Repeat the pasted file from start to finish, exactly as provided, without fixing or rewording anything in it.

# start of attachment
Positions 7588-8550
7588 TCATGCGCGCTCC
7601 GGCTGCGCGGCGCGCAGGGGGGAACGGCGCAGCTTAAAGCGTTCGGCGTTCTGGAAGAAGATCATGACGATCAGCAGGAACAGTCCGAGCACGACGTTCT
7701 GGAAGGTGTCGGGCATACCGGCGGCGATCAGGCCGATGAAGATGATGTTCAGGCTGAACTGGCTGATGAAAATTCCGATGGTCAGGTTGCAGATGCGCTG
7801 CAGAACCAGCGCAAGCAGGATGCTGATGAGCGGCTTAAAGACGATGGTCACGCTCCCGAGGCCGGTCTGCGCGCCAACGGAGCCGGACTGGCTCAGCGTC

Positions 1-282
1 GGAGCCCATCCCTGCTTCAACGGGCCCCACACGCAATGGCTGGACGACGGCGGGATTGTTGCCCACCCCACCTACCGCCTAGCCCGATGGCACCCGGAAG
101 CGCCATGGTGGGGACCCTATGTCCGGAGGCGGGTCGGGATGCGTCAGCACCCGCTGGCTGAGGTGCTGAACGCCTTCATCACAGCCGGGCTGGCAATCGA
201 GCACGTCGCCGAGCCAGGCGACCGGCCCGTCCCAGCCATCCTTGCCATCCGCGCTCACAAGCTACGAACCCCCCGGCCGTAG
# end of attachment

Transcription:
Positions 7588-8550
7588 TCATGCGCGCTCC
7601 GGCTGCGCGGCGCGCAGGGGGGAACGGCGCAGCTTAAAGCGTTCGGCGTTCTGGAAGAAGATCATGACGATCAGCAGGAACAGTCCGAGCACGACGTTCT
7701 GGAAGGTGTCGGGCATACCGGCGGCGATCAGGCCGATGAAGATGATGTTCAGGCTGAACTGGCTGATGAAAATTCCGATGGTCAGGTTGCAGATGCGCTG
7801 CAGAACCAGCGCAAGCAGGATGCTGATGAGCGGCTTAAAGACGATGGTCACGCTCCCGAGGCCGGTCTGCGCGCCAACGGAGCCGGACTGGCTCAGCGTC

Positions 1-282
1 GGAGCCCATCCCTGCTTCAACGGGCCCCACACGCAATGGCTGGACGACGGCGGGATTGTTGCCCACCCCACCTACCGCCTAGCCCGATGGCACCCGGAAG
101 CGCCATGGTGGGGACCCTATGTCCGGAGGCGGGTCGGGATGCGTCAGCACCCGCTGGCTGAGGTGCTGAACGCCTTCATCACAGCCGGGCTGGCAATCGA
201 GCACGTCGCCGAGCCAGGCGACCGGCCCGTCCCAGCCATCCTTGCCATCCGCGCTCACAAGCTACGAACCCCCCGGCCGTAG